Beachs development is another area which poses threats to sea turtles. Since sea turtles return to the same beach locations to nest, if these areas are developed they may be left with nowhere to nest, or their nesting locations may be threatened by human activity. Therefore, there has been a movement to protect these areas, in some cases by special police. In some areas, such as the east coast of Florida, after the adult turtles lay their eggs, they are dug up and relocated to special fenced nurseries where they can be protected from beach traffic. This is not the best thing to do, as many turtle species return to the beach on which they were born. Special lighting ordinances may also be enforced to prevent lights from shining on the beach and confusing young hatchlings from thinking it is the moon or sun and crawling toward it, usually crossing a road.

One of the biggest threats to sea turtles is the black market trade in eggs and meat. This is a pervasive problem throughout the world, but especially a concern in India, Indonesia and throughout the coastal nations of Latin America. Estimates are as high as 35,000 turtles killed a year in Mexico and the same number in Nicaragua. Conservationists in Mexico and the United States have launched "Don't Eat Sea Turtle" campaigns in order to reduce the urban black market trade in sea turtle products. These campaigns have involved figures such as Pope John Paul II, Dorismar, Los Tigres del Norte and Mana.

Injured sea turtles are sometimes able to be rescued and rehabilitated by professional organizations such as the Marine Mammal Center in Northern California.

Sea turtles and fragile ecosystems

Sea turtles play key roles in two ecosystems that are critical to them as well as to humans—the oceans and beaches/dunes. If sea turtles were to become extinct, the negative impact on beaches and the oceans would be enormous.

In the oceans, for example, sea turtles, especially green sea turtles, are one of the very few creatures (manatees are another) that eat a type of vegetation called sea grass that grows on the sea floor. Sea grass must be kept short to remain healthy, and beds of healthy sea grass are essential breeding and development areas for many species of fish and other marine life. A decline or loss of sea grass beds would mean a loss of the marine species that directly depend on the beds, which would trigger a chain reaction and negatively impact marine and human life. When one part of an ecosystem is destroyed, the other parts will follow.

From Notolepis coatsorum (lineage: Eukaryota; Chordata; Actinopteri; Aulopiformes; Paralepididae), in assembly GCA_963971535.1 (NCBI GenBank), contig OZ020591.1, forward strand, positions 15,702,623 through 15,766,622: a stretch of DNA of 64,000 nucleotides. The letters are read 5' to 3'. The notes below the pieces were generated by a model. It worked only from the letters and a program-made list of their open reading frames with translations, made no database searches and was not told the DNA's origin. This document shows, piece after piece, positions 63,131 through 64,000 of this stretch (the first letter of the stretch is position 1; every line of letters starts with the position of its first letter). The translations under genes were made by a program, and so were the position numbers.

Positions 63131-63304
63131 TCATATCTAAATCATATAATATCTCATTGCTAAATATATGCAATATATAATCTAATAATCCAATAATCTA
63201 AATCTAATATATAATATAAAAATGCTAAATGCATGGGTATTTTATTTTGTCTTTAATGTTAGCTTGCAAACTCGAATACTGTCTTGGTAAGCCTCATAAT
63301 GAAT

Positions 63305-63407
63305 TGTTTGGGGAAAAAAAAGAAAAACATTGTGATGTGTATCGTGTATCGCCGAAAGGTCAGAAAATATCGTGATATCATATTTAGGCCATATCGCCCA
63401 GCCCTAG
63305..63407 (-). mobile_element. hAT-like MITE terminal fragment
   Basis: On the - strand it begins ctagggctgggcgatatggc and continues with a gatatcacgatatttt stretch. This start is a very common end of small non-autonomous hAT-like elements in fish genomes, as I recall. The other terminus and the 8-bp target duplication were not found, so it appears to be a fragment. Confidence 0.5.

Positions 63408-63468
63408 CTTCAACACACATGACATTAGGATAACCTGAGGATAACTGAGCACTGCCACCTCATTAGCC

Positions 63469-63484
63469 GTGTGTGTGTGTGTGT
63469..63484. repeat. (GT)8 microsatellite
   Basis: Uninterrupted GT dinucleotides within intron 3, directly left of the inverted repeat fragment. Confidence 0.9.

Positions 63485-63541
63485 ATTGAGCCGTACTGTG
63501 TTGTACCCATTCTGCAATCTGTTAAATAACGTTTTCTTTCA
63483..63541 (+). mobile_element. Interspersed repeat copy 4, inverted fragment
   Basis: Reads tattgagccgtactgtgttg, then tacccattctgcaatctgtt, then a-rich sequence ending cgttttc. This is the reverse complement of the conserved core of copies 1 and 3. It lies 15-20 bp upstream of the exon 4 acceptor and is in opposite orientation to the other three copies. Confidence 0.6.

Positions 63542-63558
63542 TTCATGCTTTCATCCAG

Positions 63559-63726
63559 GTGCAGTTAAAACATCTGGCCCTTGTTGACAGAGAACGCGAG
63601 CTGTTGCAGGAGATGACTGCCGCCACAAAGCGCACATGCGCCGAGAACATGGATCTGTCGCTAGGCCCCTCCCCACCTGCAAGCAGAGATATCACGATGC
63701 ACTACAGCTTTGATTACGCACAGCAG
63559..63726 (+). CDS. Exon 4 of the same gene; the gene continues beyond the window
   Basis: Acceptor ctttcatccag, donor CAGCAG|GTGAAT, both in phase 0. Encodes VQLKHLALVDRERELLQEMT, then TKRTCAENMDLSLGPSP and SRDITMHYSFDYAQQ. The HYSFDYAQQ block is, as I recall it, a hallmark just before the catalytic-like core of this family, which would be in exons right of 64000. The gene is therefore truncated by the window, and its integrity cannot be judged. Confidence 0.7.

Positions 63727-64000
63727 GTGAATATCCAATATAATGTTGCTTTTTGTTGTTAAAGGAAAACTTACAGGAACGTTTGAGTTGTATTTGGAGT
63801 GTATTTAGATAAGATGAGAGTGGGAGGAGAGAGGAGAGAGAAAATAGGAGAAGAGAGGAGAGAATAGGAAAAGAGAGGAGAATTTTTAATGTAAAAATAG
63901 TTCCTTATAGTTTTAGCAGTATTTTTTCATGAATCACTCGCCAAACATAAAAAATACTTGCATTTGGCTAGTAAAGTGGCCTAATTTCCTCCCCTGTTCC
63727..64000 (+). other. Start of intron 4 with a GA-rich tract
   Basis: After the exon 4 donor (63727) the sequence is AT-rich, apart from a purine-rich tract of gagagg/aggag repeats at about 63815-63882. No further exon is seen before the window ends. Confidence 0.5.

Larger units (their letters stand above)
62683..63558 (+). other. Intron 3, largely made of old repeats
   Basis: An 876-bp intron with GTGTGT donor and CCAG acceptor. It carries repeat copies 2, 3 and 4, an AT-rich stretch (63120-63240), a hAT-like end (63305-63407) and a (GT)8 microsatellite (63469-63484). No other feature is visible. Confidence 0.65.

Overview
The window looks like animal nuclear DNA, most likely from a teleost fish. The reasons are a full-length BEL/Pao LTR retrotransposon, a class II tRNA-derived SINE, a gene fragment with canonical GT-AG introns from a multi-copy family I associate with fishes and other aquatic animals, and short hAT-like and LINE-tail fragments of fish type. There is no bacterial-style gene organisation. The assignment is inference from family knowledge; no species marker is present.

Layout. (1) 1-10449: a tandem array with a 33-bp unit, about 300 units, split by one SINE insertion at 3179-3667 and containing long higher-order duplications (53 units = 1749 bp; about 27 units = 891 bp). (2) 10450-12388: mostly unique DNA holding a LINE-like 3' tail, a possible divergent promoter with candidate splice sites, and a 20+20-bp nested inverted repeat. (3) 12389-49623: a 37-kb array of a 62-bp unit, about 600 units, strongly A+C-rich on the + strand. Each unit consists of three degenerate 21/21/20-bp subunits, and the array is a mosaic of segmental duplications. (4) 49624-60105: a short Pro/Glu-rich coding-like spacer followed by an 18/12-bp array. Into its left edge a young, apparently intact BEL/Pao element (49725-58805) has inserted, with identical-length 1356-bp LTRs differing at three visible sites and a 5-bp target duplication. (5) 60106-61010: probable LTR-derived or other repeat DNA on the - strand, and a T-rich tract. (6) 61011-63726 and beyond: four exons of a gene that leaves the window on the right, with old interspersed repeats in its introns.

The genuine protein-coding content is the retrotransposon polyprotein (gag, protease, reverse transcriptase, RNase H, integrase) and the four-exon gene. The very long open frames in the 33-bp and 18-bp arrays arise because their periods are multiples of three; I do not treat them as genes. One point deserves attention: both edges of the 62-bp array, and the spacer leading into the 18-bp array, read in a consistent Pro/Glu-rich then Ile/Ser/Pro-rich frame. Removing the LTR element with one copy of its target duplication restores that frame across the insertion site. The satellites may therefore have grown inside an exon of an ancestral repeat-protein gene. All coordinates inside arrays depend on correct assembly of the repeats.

Beaches and dunes are a fragile ecosystem that does not get many nutrients to support its vegetation, which is needed to help prevent erosion. Sea turtles contribute nutrients to dune vegetation from their eggs. Every year, sea turtles lay countless numbers of eggs in beaches during nesting season. Along one twenty-mile stretch of beach in Florida alone, for example, more than 150,000 pounds of eggs are laid each year. Nutrients from hatched eggs as well as from eggs that never hatch and from hatchlings that fail to make it into the ocean are all sources of nutrients for dune vegetation. A decline in the number of sea turtles means fewer eggs laid, less nutrients for the sand dunes and its vegetation, and a higher risk for beach erosion.

The plight of sea turtles has been recognized around the world, and many organizations and governments are working to preserve these ancient creatures. Volunteer opportunities to save sea turtles and sea turtle habitats are available in North America and around the world.


All sea turtles belong to the Superfamily Chelonioidea. Today, there are only six genera of sea turtles in two families, but in the past there have been as many as five sea turtle families containing dozens puss of genera. The classification presented here follows Hirayama (1997, 1997), Lapparent de Broin (2000), and Parham (2005) [1].

  • Superfamily CHELONIOIDEA
    • Family Toxochelyidae
      • Toxochelys
    • Family Cheloniidae
      • Ctenochelys
        Caretta (Loggerhead turtle)
        Natator (Flatback turtle)
      • Subfamily Cheloninae
        • Eretmochelys (Hawksbill turtle)
          Lepidochelys (Ridley's turtle)
          Chelonia (Green sea turtle)
    • Family Thalassemyidae
      • Desmemys
    • Family Dermochelyidae
      • Corsochelys
        Dermochelys (Leatherback sea turtle)
    • Family Protostegidae
      • Santanachelys
      • Subfamily Protosteginae
        • Calcarichelys

Further reading

Spotila, James R. (2004). "Sea Turtles: A Complete Guide to Their Biology, Behavior, and Conservation." Baltimore: Johns Hopkins University Press. ISBN 0-8018-8007-6.

External links